19th Ordinary Sunday
August 9, 2020
“Escaping to God”
1 Kgs 19:11-13
My Brothers and Sisters in the Lord –
How do we deal with the hardships of life? What is our attitude, our response, or reaction when life becomes extremely difficult? How do we react when our life is threatened or in imminent danger? In other words, how do we cope with the things that threaten to harm us or to destroy us?
We all want to live and to have the best life possible. The human race has progressed a great deal since Neanderthal and Cro-Magnon times. We have also learned that we are composite creatures – we have a body and a soul or spirit. Furthermore, while we know our body will die, most know, intuitively, that our soul lives on in some way.
Hardship and danger can take its toll and break us down physically and spiritually. While our bodies can endure a great deal of pain, real suffering takes place in our soul and spirit. Most can sustain physical hardship as long as they can maintain a positive and hopeful soul and spirit.
But even the spirit can break down if we don’t have the right tools to sustain it and keep it healthy. How we have been affected by the on-going COVID-19 pandemic is indicative of how well we are – or are not – coping. Fortunately, the scriptures for today can be a great help for us as we face our present hardships.
The prophet Elijah lived a vocation of hardship. God commissioned him to convert the Chosen People and their king from the pagan gods and the pagan ways they had embraced instead of God and His ways. Elijah did some truly marvelous things. He foretold a drought and famine – He brought down God’s fire from heaven with subsequent rain – He beheaded hundreds of false prophets – But his words went disregarded and unheeded. There was a price on his head.
He considered himself a failure as a prophet, so he ran away!
Actually, Elijah made a pilgrimage to the sacred mountain where Moses encountered God. And there, Elijah himself encountered God. God asked him why he ran away. Why did he leave the land of his work? And Elijah responded that he was tired; he was discouraged, and didn’t want to go on as a prophet the king wished to kill.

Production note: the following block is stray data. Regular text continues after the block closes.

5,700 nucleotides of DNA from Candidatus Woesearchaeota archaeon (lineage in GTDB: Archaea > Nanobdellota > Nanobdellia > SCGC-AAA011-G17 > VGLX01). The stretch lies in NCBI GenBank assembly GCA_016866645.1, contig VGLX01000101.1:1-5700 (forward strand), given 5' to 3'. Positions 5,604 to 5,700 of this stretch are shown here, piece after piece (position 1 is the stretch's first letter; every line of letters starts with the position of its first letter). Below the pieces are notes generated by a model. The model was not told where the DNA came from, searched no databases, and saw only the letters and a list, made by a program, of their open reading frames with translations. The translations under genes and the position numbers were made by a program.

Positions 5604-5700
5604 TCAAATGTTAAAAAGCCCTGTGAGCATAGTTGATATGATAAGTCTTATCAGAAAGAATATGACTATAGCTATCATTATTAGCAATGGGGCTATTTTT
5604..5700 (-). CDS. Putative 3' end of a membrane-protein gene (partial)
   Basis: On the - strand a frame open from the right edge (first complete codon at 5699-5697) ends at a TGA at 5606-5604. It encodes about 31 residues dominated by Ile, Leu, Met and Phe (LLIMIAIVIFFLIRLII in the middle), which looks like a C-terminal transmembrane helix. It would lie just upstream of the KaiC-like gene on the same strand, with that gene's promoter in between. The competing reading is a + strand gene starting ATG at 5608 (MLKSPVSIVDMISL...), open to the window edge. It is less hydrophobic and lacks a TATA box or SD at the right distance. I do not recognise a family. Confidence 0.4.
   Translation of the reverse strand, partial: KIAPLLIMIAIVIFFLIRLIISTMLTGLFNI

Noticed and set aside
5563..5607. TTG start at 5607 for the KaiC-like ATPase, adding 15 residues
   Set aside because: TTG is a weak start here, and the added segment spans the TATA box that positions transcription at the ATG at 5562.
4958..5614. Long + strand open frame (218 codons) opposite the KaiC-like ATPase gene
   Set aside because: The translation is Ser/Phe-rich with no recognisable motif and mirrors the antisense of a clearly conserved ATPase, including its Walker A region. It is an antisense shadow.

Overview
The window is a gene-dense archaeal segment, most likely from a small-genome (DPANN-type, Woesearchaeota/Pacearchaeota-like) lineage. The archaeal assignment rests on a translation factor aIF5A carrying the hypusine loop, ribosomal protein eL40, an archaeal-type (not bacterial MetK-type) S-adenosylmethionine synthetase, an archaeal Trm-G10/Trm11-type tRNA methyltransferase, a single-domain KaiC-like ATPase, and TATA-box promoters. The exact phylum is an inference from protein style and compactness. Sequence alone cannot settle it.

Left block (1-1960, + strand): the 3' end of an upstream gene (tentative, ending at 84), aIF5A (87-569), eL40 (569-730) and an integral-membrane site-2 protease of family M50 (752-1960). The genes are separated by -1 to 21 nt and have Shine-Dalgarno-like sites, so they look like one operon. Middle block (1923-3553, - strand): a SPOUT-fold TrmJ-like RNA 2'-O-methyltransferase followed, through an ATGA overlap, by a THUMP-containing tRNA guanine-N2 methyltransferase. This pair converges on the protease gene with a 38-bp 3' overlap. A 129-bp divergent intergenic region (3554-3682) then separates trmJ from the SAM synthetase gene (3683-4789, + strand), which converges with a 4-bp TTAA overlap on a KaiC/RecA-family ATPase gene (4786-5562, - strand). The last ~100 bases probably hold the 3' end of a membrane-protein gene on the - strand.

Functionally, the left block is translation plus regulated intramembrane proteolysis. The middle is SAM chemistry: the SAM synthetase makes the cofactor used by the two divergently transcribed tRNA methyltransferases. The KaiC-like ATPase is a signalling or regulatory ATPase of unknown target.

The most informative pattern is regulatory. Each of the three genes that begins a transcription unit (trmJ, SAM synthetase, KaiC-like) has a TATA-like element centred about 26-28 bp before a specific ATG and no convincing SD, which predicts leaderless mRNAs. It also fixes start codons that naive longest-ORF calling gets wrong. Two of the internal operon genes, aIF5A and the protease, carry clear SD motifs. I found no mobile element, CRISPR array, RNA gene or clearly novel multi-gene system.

Consequently, God gave Elijah a tremendous demonstration of His almighty power – as well as where Elijah could truly find God.
But God was not in the tornado – He was not in the earthquake – He was not in the raging conflagration! Instead, God was best found in the stillness and in the silence. God could be heard in Elijah’s inner, spiritual self! Only then, with that inner power, could Elijah go back, find a successor, and ultimately go home to God and into a better world!
In the Gospel of Matthew, Jesus needed a break. He needed time alone with God. He had been thwarted in his first attempt to do so by the thousands of people seeking cures and his words. So, after feeding the multitude, Jesus went off alone – finally able to be with God.
However, the disciples were in dire straits. Separated from Jesus, they were losing out against the storm. Then during the fourth watch, the darkest hours before the dawn – the very time when satan was believed to be most at work – Jesus came to them!
The terrified disciples thought it was a ghost! Nevertheless, Peter had courage.
He believed it was Jesus, and was willing to risk walking out to him. But like ourselves, when we face great hardship, Peter began to falter; he began to doubt; he felt powerless against the wind and the waves. But Peter’s faith helped him. He cried out to Jesus for help. And Jesus saved him – Jesus grasped Peter; he eliminated the danger and he stilled the storm!
Brothers and Sisters, what do we do when we feel overwhelmed? Where do we go when life becomes impossible? Do we go to God? Do we call upon Jesus? Do we find a quiet place? Or do we curse and swear? Do we run to pseudo escapes or material distractions?
What we do and where we go, will depend upon what we have cultivated in our soul and spirit. Have we made time for God alone? Have we a quiet space within ourselves to be safe and still when the storms, the earthquakes, the infernos of life beset us?
If not, it is time to start or to renew what we had before. Time alone with God – listening to what God has to say to us – letting peace of heart transform our tired bodies and minds!
O Lord, our God, help us to become more aware of you at every moment of our life – May we become especially aware of you when we are in danger and most at risk!
Msgr. Russell G. Terra, Parish Homilies,
Saint Joseph Roman Catholic Church, Redding, CA